The 2016 growing season was absolutely beautiful, in Willamette Valley. In fact, I’ve been very fortunate for the past three years:  2014 and 2015 were also beautiful, and they delivered excellent fruit. Though the weather was similar, each year’s crop had a slightly different personality. The 2014 crop was excellently pure and honest. In 2015, it was more powerful, with dark-hued fruit that I believe to be long-lived wines. Then in 2016, it was the most elegant and delicate at the outset. It now has put on considerable depth and dimension, while progressing through malolactic fermentations. These are exciting times!

Present Winemaking Activities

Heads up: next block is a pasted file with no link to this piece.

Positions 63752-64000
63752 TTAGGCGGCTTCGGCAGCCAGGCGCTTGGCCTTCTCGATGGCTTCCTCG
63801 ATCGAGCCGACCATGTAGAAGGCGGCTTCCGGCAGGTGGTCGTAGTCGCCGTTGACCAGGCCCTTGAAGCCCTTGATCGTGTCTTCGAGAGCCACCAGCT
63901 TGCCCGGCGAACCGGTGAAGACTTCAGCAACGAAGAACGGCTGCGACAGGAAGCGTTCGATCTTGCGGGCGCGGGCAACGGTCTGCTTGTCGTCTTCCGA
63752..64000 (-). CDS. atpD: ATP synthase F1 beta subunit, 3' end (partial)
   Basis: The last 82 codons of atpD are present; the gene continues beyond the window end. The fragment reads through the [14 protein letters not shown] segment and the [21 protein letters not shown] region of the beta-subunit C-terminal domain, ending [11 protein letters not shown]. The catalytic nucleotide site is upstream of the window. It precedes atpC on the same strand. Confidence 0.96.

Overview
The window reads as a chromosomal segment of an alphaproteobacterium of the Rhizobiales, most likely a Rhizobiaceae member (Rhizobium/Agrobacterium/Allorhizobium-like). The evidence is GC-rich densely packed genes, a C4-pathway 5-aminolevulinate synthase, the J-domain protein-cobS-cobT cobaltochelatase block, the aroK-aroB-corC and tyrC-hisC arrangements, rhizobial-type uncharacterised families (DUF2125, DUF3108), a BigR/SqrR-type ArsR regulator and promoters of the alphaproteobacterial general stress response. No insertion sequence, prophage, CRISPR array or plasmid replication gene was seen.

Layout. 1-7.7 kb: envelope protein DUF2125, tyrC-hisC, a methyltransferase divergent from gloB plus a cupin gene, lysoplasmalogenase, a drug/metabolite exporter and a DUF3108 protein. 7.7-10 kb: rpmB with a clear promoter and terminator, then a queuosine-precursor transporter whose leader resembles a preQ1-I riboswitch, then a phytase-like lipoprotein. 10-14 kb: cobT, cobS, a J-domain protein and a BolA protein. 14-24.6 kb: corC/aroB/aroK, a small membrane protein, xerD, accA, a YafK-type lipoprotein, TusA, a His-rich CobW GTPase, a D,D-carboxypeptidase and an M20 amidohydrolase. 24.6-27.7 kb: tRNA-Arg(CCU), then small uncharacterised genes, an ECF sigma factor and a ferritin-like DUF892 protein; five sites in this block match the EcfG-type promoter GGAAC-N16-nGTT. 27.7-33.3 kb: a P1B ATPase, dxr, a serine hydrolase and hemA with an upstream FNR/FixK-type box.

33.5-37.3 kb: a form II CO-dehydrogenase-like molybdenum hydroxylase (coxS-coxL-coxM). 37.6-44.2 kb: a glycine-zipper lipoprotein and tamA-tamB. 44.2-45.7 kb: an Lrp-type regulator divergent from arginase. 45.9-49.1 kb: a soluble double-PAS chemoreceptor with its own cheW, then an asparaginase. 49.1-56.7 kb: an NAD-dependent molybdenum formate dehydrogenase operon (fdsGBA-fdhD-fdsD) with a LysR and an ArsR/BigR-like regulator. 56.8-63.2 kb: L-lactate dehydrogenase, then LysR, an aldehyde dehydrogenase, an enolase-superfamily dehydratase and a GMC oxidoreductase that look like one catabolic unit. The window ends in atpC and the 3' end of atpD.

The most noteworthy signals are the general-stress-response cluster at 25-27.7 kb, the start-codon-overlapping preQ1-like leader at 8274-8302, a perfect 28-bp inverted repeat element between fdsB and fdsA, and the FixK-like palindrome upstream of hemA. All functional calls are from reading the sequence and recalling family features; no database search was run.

The 2015 single vineyard offering, from Chehalem Mountain Vineyard Old Vines, and our 2015 Carpe Noctem are in tanks waiting to be bottled. This is coming up, at the end of June.  I decided to give both a couple more months longer in the barrel than normal. The boldness of the 2015 vintage demanded this.  Both wines have been in the barrel for 18 months on gross lees, for the duration.  This practice is quite uncommon in this day and age.  This process of maturation on “gross lees” (gross lees refers to the size of the lie debris) provides a natural protection against oxidation and allows for a lower level of reliance from sulphur. They also act as a natural buffer between the wine and barrel; and, when given proper time, contribute a significant boost to the mouthfeel of the wines. This is a very “old school” technique…which we love and abhor!